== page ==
2018 Seat Arona review – verdict

Seat proved it knows how to build a great SUV with last year's Ateca. Can the Spanish brand repeat that success on a smaller scale with the new Seat Arona?

Words ByWill Nightingale

Need a valuation?

Obtain a FREE used car valuation for any vehicle.

GB

An article image

Stick to the 1.0-litre petrol engines and the bottom two rungs of the trim ladder and the Arona makes an awful lot of sense. Yes, it’s still slightly more expensive than the equivalent Captur or Juke, but there’s a good reason for that: it’s a better car.

Although we’re yet to try it in the Arona, the entry-level 94bhp 1.0-litre petrol unit may very well be engine of choice. It’s a fine motor in the closely related Ibiza, so there’s no reason it shouldn’t be here – and it keeps the Arona’s price suitably far south of the larger Ateca’s.

Keeping the price down is another reason it’s hard to see past second-tier SE Technology trim. It comes with 17in alloys, cruise control, air conditioning and automatic emergency braking (AEB) – all things that are standard on the entry-level SE – but also adds rear parking sensors and, crucially, that swankier 8.0in touchscreen infotainment system.

The sportier styling of FR and FR Sport trim will be too hard for many buyers to resist, but be aware that you’re mostly paying for trinkets. Likewise, the relative luxuries that come as standard on range-topping Xcellence and Xcellence Lux trims – keyless entry, adaptive cruise control and climate control – push up the price considerably and make the Arona increasingly hard to recommend.

So, to sum up, we reckon the new Arona is quite possibly the best sub-Β£20k SUV on the market. But if you're going to spend much more than that, which is easily possible, there are several bigger, classier options that deserve your attention, not least Seat’s very own Ateca.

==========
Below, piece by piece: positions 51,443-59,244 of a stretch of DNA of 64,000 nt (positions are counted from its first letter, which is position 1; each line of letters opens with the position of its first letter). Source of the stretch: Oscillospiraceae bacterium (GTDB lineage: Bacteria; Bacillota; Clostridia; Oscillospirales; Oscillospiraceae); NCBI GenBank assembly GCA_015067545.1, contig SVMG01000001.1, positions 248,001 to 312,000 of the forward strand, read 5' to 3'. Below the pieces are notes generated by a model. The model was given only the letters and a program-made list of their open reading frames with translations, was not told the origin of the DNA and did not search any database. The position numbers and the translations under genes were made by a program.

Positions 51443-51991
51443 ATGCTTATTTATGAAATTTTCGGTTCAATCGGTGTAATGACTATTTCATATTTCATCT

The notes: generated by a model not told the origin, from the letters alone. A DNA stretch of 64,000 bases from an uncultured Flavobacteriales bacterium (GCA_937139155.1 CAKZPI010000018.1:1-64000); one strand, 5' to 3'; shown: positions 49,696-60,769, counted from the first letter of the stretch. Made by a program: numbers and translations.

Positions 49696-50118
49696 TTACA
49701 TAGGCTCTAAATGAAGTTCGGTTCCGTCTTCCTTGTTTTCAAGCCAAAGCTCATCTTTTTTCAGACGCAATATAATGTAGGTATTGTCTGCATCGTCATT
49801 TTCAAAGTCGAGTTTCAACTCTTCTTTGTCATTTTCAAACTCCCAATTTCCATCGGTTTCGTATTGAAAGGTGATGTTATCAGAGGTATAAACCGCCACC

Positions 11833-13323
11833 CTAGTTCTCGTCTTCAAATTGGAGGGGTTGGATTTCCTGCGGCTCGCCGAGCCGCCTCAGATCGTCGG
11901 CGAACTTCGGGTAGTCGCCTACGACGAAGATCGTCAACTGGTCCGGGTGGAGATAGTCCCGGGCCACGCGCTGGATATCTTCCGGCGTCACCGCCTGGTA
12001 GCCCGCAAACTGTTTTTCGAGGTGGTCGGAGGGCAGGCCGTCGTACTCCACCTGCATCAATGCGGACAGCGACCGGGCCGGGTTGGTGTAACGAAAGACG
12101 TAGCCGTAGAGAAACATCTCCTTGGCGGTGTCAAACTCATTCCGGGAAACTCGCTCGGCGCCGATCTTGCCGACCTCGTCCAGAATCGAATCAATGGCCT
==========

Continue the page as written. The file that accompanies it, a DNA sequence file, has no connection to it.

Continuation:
Seat Arona vs Seat Ateca >


What Car? says...

Rated 4 out of 5


For all the latest reviews, advice and new car deals, sign up to the What Car? newsletter here


Seat Arona 1.0 TSI 115 manual

Price Β£19,895 Engine 3cyl, 999cc, turbo petrol Power 114bhp at 5000-5500rpm Torque 148lb ft at 2000-3500rpm Gearbox 6-spd manual 0-62mph 10.0sec Top speed 113mph Official economy 56.5mpg CO2, tax band 113g/km, 21%


The best and worst small SUVs of 2017

The new Arona is entering a fiercely competitive market, with pretty much every mainstream manufacturer offering at least one small SUV these days. Here we count down our 10 favourites – and reveal the models to avoid.

10. Kia Soul

The Soul is more of a jacked-up hatchback than a fully fledged SUV. However, it still offers many of the benefits buyers in this market are looking for – it's competitively priced and its interior is roomy and well equippped. All of the Soul's engines could be more efficient and quiet, though, and there's plenty of wind noise at motorway speeds. There's a fully electric version to consider if you'll mainly be driving in town.

Our pick: 1.6 GDi 2

Read our full Kia Soul review

Find a great Kia Soul deal


9. Audi Q3

While high-end versions are pricey, the Q3 is a desirable choice in this market, with a high quality interior. It's also good to drive and relatively inexpensive to run, with engines that are mostly smooth and strong.

Our pick: 2.0 TDI 150 SE

Read our full Audi Q3 review

Find a great Audi Q3 deal


8. Suzuki Vitara

Compact on the outside but spacious inside, the Vitara is an easy car to live with. There's lots of standard kit on offer and it's relatively practical. It's just a pity that its petrol engines' CO2 emissions are unusually high for this class.

Our pick: 1.6 SZ4

Read our full Suzuki Vitara review

Find a great Suzuki Vitara deal

Next >

Page 1 of 4